Whales Offshore

We’ve had several periods of very calm seas recently, and some friends borrowed our kayak one weekend to go offshore at Kealia beach. They paddled out over two miles and had an incredible encounter with the whales. It is illegal to approach whales in any boat, and a friend on Maui was cited by a federal ranger for swimming out next to some whales. But if you paddle out and wait, they sometimes approach you.

Our friends saw them surface less than 100 feet (30 m) away, could hear them breathe, and even saw the eye of one that seemed to be looking at them. They also saw the whales wave their flippers and flukes (tails) out of the water, but not so close-up thankfully. Remember that a baby humpback whale is the size of a car, and an adult is the size of a school bus.

Hearing that, my wife and I wanted to go too. So late one afternoon, with ocean still increadibly flat, we put the kayak in the water at Wailua Beach, and then we paddled straight out to sea:


We got some nice views of the coast that we land-lubbers aren’t so used to seeing. Here is Nonou, the Sleeping Giant profile:


And then we saw the whales! First there were several blows, and then one of them was breaching several times in a row. They get far out of the water and come down with a huge splash—it looked like fun to me. I wonder if it was a male trying to impress a female or just someone with an itch. They were still a mile or more away, this is the best photograph I took of them:


Much as we wanted to go nearer, the sun was going down behind Kalepa Ridge, so we had to head back in:


According to the GPS, we were only 1.3 miles (2km) offshore, and whales probably don’t come that close. You can see in the map above that we never went beyond the imaginary line connecting the outermost points of the island.

Back on the beach, we met some other friends who had the same idea and had just landed their kayak as well. Except they had started earlier, went further out, and were approached by the whales, maybe the same ones we saw. They said they were close enough to hear their whalesong above the water.

For the rest of us unlucky whale watchers, we’ll have to be happy with the live broadcast of whalesongs from Maui by whalesong.net. You’ll need the RealPlayer plugin to hear it, but it’s worth installing if you don’t already have it.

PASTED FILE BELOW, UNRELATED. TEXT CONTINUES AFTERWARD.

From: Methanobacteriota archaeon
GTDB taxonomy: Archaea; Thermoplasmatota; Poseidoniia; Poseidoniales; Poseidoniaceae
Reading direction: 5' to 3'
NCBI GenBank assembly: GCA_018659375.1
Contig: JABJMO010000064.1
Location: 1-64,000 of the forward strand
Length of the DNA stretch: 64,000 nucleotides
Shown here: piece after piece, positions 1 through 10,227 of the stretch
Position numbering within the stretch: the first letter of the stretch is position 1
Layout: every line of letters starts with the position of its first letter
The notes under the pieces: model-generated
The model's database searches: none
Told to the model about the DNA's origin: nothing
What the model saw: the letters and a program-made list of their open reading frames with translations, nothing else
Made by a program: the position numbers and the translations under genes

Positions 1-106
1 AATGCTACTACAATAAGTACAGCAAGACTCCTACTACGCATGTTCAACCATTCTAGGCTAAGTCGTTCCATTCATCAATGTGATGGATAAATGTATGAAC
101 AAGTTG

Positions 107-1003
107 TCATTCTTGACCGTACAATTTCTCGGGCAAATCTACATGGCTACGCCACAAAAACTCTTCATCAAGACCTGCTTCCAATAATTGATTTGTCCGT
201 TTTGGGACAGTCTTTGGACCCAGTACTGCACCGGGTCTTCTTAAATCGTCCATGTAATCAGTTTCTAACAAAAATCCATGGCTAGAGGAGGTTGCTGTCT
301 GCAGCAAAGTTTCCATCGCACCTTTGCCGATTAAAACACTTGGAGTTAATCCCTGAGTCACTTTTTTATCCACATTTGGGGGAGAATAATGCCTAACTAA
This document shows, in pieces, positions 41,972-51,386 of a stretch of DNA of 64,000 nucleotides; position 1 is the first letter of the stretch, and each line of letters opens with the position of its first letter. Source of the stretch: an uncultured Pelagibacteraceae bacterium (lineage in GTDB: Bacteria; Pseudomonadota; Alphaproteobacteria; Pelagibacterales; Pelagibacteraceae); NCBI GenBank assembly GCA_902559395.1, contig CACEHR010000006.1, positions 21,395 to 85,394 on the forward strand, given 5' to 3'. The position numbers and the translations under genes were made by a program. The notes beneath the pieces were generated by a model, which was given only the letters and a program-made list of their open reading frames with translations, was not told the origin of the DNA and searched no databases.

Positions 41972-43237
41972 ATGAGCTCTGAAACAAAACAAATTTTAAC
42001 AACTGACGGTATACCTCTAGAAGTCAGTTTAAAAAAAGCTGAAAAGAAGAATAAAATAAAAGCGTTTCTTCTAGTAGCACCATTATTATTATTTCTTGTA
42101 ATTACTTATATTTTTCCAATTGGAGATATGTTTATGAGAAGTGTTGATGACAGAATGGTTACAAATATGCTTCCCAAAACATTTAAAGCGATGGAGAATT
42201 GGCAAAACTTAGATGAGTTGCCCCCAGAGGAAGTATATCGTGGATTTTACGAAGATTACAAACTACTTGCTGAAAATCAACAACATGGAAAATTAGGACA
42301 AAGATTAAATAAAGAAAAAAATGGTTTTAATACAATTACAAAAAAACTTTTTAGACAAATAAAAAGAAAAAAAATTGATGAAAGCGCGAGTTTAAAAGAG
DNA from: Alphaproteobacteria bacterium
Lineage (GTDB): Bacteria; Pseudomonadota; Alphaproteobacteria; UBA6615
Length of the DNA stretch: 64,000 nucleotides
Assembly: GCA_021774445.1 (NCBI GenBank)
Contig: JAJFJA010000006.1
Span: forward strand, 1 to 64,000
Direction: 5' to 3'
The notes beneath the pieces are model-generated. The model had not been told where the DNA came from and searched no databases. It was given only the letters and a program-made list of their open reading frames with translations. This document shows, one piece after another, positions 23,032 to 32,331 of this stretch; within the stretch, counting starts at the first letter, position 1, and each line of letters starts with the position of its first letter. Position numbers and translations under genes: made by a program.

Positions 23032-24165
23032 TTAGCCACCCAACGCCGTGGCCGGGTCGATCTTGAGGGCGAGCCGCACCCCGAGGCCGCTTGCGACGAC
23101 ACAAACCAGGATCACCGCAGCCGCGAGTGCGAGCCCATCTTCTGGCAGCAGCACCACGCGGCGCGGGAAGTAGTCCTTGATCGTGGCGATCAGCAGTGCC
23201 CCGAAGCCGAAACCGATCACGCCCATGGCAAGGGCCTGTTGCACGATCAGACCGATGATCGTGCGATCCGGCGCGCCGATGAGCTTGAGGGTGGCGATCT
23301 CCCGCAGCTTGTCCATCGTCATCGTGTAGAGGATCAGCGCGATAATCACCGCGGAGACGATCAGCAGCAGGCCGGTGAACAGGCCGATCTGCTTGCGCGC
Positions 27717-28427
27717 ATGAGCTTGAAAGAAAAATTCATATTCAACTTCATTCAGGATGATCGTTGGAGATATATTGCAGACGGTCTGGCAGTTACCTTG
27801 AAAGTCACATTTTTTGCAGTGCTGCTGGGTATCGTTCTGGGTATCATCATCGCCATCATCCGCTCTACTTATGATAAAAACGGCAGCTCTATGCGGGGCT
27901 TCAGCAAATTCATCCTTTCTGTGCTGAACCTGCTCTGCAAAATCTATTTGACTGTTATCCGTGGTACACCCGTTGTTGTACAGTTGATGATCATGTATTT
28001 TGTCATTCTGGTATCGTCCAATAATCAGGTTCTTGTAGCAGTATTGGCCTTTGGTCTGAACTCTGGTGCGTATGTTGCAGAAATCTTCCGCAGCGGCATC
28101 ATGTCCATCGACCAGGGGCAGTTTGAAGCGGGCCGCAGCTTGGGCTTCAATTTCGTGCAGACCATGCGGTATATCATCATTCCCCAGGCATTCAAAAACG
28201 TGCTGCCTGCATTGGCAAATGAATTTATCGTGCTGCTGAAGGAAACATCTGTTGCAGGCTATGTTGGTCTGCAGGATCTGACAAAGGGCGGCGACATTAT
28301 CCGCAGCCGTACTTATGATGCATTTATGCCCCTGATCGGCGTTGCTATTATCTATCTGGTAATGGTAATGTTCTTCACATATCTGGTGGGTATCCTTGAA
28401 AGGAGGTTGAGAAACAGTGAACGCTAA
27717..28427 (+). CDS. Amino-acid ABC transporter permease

Printed from: http://great-hikes.com/blog/whales-offshore/.
© 2017.

4 Comments   »

  1. Mike says:

    Greetings from the chilly March mainland. Great post, as usual, Andy. Good to see the increase in blogging activity as of late…I hope your gathering a portfolio for a book. Thanks, especially, for that special whalesong.net link…I’ve passed it on to many delighted friends. (with a hat tip to your blog, of course)

  2. Andy says:

    Thanks for reading and sharing, Mike. I had accumulated lots of drafts and many photos that just need a bit of writing, so I’m trying to get in the habit of the daily post. I have more material coming, some bigger posts too, so stay “tuned.”

    When I first discovered the whalesong.net, I wanted to go take a picture of a whale from land and post it. But last year, it was never calm and you couldn’t see them well from land, so it got forgotten. Then I checked it once over the summer, and there was still “live” whalesong, so I thought something was fishy. I don’t know how authentic the whole thing is, maybe they lost their buoy and just play recordings–we’d need a Maui blogger to pick up the story. In any case, it is still fascinating to listen to.

  3. Fred says:

    Love the Blog. My wife and I were in Kauai in September and loved every second of it. Keep up the increased blog activity. Many of the pictures and stories remind me of my time in Kauai. I hope to retire there one day.

  4. Ginger says:

    I just found your blog yesterday, and my husband and I will be in Kauai by the end of the week. What a wealth of information you’ve compiled. Kudos! I hope we get to see whales, but if not, a green sea turtle will do. I am a bit overwhelmed by all the amazing hikes, kayaking and snorkling to the point of “what should we do where and when?”, but conversly it seems no matter what choice we make each day it’s going to lead us to something wonderful.

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